Why do we pray in public? When and where is public prayer inappropriate? Are there too many restrictions on public prayer? Too few?
By “prayer” one should mean an open and ongoing conversation with God. The conversation involves formal veneration of and supplication to God, but in Paul’s words prayer is “without ceasing” (1 Thess. 5:17) which gets at the everydayness of it. As such prayer will become for its practitioners almost second nature whether or not it is demonstrative. (Understand a “practitioner” to be someone who has worked and worked at it — prayer requires work.) Some people believe one should pray only in a church service or building. But that’s like believing one can eat only seated at a table. The venue is not the function nor is the function limited to a venue.
Because Christians believe prayer is also a means of helping or serving others (2 Cor. 1:8-11), petitionary public prayer gatherings are often organized in response to crises or threats (real or perceived), such as the nation going to war or healing from a tragedy, though regrettably this gives the impression that prayer is essentially an emergency flare or group therapy. Still, it is a privilege of American citizenship that these gatherings don’t have to be confined to church properties only. And yet, when Christians pray in public it should be prayer not protest or other forms of insistent statement-making. Nor should it obtrusively draw attention to itself even if noticeable (Jesus spoke to this memorably in Matthew 6).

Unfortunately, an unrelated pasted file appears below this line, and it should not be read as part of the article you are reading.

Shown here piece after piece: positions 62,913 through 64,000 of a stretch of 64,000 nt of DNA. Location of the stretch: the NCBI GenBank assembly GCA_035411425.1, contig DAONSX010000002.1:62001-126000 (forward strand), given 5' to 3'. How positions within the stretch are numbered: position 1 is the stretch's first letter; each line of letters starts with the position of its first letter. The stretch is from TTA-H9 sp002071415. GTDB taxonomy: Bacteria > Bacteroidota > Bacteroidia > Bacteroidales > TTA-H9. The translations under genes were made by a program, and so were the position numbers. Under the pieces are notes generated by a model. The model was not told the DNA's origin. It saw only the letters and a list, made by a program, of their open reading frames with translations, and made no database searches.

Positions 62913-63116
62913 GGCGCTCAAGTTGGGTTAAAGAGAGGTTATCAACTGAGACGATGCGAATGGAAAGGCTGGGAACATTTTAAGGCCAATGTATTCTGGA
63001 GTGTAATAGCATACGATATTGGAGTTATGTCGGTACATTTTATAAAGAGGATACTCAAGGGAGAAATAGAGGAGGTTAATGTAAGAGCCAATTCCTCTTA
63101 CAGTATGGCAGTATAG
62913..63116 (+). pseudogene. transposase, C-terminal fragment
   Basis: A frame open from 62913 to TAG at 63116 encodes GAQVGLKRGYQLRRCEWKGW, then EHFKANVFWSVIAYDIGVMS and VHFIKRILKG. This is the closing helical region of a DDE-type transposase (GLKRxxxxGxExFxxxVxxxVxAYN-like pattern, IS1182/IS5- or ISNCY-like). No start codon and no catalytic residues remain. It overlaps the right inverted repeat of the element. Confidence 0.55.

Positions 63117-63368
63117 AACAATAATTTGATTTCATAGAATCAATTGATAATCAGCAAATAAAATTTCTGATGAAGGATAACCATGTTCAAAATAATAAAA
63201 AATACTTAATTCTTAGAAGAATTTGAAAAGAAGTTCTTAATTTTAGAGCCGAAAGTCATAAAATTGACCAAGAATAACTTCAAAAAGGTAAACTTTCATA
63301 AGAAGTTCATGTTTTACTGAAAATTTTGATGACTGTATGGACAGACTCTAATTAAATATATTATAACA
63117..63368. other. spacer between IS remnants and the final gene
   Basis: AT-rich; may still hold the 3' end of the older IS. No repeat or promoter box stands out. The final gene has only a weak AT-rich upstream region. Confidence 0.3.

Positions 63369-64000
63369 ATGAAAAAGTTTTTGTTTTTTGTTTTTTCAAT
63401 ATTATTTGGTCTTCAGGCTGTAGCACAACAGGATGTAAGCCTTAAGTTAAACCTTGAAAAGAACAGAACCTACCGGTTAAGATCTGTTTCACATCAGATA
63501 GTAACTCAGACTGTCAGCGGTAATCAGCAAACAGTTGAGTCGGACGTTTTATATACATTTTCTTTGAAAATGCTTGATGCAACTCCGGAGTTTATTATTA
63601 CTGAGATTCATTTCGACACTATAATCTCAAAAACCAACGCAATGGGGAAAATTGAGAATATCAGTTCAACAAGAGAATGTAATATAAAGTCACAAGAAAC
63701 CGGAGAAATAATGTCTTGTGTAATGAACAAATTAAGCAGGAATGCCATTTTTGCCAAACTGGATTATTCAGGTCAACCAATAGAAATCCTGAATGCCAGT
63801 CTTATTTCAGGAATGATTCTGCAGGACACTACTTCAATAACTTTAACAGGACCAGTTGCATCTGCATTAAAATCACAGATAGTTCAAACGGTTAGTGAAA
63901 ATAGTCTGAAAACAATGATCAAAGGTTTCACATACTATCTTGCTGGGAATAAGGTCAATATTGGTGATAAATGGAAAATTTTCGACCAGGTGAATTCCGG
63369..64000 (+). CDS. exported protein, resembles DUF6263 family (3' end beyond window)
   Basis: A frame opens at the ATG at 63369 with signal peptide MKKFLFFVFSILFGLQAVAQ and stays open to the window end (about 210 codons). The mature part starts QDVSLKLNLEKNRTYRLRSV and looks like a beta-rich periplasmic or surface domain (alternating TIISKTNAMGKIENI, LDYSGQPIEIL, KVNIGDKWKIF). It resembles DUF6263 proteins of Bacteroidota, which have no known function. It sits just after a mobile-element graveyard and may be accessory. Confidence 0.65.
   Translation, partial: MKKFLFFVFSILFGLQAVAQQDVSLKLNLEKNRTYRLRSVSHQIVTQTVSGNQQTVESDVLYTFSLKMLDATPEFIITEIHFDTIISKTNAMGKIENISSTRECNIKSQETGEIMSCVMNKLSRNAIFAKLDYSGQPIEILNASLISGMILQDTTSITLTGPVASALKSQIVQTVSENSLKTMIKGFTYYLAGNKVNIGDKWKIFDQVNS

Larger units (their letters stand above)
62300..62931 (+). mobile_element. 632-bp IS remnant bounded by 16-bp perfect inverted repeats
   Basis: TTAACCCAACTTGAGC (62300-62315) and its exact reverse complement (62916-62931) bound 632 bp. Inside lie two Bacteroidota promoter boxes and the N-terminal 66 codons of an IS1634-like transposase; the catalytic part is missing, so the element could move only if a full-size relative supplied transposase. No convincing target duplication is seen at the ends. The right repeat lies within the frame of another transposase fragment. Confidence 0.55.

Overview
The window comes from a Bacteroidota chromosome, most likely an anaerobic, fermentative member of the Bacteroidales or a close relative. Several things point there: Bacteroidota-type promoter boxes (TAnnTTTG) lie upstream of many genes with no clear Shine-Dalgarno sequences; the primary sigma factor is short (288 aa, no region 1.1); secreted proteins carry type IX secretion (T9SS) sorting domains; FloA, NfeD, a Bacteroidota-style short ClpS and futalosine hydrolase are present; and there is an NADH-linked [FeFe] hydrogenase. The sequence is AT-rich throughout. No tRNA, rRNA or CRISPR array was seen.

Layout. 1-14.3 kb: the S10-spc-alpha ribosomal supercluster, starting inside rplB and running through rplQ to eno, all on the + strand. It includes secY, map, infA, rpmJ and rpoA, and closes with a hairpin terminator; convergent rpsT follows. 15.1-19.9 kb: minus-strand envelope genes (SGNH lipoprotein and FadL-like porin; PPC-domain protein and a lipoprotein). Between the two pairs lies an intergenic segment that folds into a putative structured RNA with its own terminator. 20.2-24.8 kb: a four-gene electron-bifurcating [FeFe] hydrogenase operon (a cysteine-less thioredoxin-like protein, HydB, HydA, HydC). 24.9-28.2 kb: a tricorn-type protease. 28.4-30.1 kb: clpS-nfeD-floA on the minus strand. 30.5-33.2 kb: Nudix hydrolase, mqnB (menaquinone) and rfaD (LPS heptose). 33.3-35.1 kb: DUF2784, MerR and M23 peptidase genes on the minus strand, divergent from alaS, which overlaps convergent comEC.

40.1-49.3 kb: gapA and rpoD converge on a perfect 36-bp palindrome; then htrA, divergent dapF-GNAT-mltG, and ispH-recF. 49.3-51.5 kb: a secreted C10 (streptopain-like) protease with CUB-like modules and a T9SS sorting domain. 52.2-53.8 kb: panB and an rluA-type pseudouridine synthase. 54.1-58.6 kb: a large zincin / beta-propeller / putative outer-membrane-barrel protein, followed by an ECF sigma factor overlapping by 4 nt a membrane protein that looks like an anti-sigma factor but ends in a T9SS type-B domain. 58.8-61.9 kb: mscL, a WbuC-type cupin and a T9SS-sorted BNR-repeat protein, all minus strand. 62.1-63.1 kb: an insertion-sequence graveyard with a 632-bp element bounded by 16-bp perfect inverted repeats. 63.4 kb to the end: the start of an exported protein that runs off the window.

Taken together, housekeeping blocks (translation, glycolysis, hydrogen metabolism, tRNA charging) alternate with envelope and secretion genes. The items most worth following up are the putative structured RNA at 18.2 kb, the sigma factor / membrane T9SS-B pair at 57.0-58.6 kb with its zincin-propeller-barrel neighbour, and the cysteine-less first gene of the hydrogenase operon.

So the family holding each other’s hands and bowing heads together for a few seconds of grace at the restaurant table, as they do at home, is noticeable. Should that same family stand on their chairs making loud pronouncements to God for everyone to hear, that’s obtrusive. The church that wants to gather on the courthouse steps at midday to pray for civic leaders is noticeable. The church that does this with accompanying placards and a bullhorn is obtrusive. Most Christians aren’t seeking to be obtrusive with noticeable public prayer.